– Your credit card should be in good standing. If it is past its due date or has had Problems with payments in the past, your issuer may not be willing to give you an extension.

– You should have tried to get an extension before filing for bankruptcy. An essential criterion that could influence the approval of your extension is your effort to amicably settle the dispute with your credit card issuer prior to resorting to bankruptcy. Demonstrating good faith in resolving the matter can play a significant role in the decision-making process.

– You should not have missed any payments on your credit card account during the six months leading up to when you filed for bankruptcy.

If you meet all of these criteria, there is a greater chance that you will be approved for an extension.

What to do if You Get an Extension and Don’t Use It?

If you have an extension that you haven’t used in a while, it’s best to remove it before getting an extension. Otherwise, your account may be penalized. If you don’t use your extension within a certain timeframe, Apple may remove it from your account.


If you’re looking to add a little extra length to your hair, extensions are the perfect solution. Before getting extensions, there are several important factors to consider. Understand that extensions vary greatly in quality, so it’s crucial to choose a skilled provider who can tailor the extensions to suit your unique requirements, ensuring a seamless match in style and color.

Additionally, be aware that extensions can be costly, accounting for the price of the hair itself, as well as other necessary materials like glue and needles. Moreover, the process can be time-consuming, requiring a significant salon appointment. Extensions can last anywhere from six months to two years or longer with proper care and maintenance.


1. What are extensions in Swift?

Answer: Extensions in Swift provide a way to add new functionality to existing types (such as classes, structures, enumerations, or protocols) without modifying the original source code. They can add computed properties, methods, initializers, subscripts, and nested types.

2. How do you define an extension in Swift?

Answer: To define an extension in Swift, you use the extension keyword followed by the name of the type you want to extend. Here’s an example of an extension adding a method to the String type:

extension String {

func reversedString() -> String {

return String(self.reversed())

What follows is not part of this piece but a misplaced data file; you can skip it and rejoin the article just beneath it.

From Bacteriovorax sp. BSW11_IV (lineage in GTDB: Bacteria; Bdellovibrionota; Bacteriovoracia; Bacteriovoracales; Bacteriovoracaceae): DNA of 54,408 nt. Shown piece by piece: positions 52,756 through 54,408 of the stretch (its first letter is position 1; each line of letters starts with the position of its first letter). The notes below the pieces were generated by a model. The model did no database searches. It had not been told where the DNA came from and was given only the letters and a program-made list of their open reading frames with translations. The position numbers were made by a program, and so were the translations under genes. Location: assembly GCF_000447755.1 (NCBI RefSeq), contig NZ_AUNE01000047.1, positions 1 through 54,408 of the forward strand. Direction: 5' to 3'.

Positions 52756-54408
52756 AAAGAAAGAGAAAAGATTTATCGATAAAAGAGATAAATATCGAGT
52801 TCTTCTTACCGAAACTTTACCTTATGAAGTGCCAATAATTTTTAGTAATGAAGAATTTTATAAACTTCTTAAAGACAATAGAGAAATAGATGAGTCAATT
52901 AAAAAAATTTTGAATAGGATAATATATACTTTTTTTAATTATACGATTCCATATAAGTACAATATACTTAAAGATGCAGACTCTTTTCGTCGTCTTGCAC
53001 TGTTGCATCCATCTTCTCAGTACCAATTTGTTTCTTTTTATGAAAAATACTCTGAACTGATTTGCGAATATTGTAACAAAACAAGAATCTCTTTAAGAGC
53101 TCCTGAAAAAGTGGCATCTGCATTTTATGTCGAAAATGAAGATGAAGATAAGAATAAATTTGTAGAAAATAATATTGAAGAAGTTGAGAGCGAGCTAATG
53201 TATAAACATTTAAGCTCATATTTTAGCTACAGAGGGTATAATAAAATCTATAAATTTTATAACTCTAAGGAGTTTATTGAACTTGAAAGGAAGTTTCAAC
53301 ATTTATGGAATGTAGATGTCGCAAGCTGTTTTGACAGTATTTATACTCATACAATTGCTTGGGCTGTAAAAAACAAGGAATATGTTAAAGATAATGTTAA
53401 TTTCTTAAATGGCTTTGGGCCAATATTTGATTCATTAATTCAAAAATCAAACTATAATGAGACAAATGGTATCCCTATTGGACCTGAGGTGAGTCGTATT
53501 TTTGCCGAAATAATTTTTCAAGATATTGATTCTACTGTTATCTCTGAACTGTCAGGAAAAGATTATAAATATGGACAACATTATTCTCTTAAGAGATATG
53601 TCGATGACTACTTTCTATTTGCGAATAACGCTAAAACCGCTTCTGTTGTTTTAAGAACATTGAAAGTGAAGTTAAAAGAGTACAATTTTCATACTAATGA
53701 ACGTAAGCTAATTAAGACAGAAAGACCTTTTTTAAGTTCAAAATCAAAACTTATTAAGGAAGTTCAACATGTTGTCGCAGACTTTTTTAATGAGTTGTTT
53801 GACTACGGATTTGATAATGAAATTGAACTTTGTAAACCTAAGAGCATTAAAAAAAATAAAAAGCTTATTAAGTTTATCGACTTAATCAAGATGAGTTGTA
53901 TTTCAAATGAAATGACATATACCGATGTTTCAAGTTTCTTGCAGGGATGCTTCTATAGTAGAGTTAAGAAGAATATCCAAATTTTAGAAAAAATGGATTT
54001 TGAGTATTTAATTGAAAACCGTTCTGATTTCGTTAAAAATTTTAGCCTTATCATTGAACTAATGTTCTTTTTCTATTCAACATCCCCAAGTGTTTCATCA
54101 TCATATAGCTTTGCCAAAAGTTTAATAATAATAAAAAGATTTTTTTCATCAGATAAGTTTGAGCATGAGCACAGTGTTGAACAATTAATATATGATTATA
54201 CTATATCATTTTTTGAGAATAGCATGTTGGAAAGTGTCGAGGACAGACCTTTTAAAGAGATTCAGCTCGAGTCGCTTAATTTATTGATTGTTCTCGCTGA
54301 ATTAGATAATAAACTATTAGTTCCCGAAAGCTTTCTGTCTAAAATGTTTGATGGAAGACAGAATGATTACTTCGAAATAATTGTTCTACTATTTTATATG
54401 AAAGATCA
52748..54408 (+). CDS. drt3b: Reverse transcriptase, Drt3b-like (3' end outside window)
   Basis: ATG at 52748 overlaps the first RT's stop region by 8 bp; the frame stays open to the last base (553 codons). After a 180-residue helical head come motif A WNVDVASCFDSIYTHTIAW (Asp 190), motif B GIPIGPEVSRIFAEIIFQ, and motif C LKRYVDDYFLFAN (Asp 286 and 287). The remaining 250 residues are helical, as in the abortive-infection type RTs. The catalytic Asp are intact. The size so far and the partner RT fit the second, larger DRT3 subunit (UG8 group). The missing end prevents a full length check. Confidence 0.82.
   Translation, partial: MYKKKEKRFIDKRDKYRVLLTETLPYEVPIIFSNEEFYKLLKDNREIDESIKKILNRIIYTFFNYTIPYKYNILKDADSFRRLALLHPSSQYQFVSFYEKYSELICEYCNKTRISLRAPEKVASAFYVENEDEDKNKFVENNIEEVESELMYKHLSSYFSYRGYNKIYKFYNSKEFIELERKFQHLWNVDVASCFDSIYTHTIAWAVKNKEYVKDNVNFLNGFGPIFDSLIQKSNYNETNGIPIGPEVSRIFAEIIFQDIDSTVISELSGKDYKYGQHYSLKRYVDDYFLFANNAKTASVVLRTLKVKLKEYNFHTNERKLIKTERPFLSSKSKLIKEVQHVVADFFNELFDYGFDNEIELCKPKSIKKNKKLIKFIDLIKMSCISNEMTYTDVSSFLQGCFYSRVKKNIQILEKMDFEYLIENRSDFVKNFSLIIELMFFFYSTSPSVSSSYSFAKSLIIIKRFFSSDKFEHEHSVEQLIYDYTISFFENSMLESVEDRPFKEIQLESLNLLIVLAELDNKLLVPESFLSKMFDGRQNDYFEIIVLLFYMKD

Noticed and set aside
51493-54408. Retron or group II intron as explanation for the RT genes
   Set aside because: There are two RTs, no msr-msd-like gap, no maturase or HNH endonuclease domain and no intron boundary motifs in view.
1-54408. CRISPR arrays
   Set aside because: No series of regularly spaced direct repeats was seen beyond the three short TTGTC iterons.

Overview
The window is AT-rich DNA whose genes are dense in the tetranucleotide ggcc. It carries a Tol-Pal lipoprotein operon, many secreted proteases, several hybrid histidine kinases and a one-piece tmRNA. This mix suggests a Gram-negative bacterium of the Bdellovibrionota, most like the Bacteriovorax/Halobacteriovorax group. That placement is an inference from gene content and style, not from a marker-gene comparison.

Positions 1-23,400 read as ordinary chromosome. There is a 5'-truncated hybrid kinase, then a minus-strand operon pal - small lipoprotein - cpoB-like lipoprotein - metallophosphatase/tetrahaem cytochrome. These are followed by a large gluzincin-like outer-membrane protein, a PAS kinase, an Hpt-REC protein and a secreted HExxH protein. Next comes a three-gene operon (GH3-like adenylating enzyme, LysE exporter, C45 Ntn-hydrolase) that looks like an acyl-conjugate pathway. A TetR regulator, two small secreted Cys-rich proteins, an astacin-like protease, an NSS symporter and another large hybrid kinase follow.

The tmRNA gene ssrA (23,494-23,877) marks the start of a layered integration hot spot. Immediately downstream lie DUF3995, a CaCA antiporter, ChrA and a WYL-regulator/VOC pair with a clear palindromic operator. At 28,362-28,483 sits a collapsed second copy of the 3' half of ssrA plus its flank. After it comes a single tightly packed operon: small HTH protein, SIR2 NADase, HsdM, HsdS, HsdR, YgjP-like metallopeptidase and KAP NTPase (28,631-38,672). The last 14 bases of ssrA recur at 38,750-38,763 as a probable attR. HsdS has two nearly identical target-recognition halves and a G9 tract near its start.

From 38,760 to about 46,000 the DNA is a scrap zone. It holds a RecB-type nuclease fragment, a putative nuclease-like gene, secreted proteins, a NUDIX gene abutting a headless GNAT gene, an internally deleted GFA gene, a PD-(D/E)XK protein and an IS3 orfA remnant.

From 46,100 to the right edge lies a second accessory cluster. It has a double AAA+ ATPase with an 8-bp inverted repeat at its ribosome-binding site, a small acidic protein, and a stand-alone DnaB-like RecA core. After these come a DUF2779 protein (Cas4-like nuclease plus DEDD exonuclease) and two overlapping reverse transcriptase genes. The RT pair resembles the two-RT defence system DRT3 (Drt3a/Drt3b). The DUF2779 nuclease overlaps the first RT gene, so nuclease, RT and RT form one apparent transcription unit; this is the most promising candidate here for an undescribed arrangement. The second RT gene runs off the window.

You can now call reversedString() on any String instance:

let original = “Hello”

let reversed = original.reversedString()

print(reversed) // Outputs: “olleH”

3. Can extensions add stored properties to types in Swift?

Answer: No, extensions in Swift cannot add stored properties to types. They can only add computed properties, methods, initializers, subscripts, and nested types. Stored properties can only be added to a type’s original declaration or via subclasses.

4. How do you add a computed property to a type using an extension?

Answer: You can add a computed property to a type using an extension by defining a property with a getter (and optionally a setter). Here’s an example adding a computed property to Double:

extension Double {

var squared: Double {

return self * self



You can now access the squared property on any Double value:

let number: Double = 3.0

print(number.squared) // Outputs: 9.0

5. Can extensions in Swift conform a type to a protocol?

Answer: Yes, extensions can be used to conform a type to a protocol, adding the necessary properties and methods to fulfill the protocol requirements. Here’s an example:

protocol Describable {

func describe() -> String



extension Int: Describable {

func describe() -> String {

return “This is the number \(self)”




let number = 42

print(number.describe()) // Outputs: “This is the number 42”

6. How do you add an initializer to a type using an extension?

Answer: You can add an initializer to a type using an extension by defining it within the extension. Here’s an example adding a new initializer to UIColor:

import UIKit


extension UIColor {

convenience init(red: Int, green: Int, blue: Int) {

self.init(red: CGFloat(red) / 255.0,

green: CGFloat(green) / 255.0,

blue: CGFloat(blue) / 255.0,

alpha: 1.0)



You can now use the new initializer to create a UIColor instance:

let customColor = UIColor(red: 255, green: 0, blue: 0)

7. What are some best practices when using extensions in Swift?


  • Organize by functionality: Group related methods, properties, and initializers within the same extension to keep the code organized and readable.
  • Use extensions to conform to protocols: Implement protocol conformance in extensions to clearly separate protocol-related functionality from the main type declaration.
  • Avoid overuse: While extensions are powerful, overusing them can lead to fragmented and hard-to-maintain code. Use them judiciously to add meaningful and related functionality.
  • Add comments: Document the purpose of extensions and the added functionality to make the code more understandable for other developers.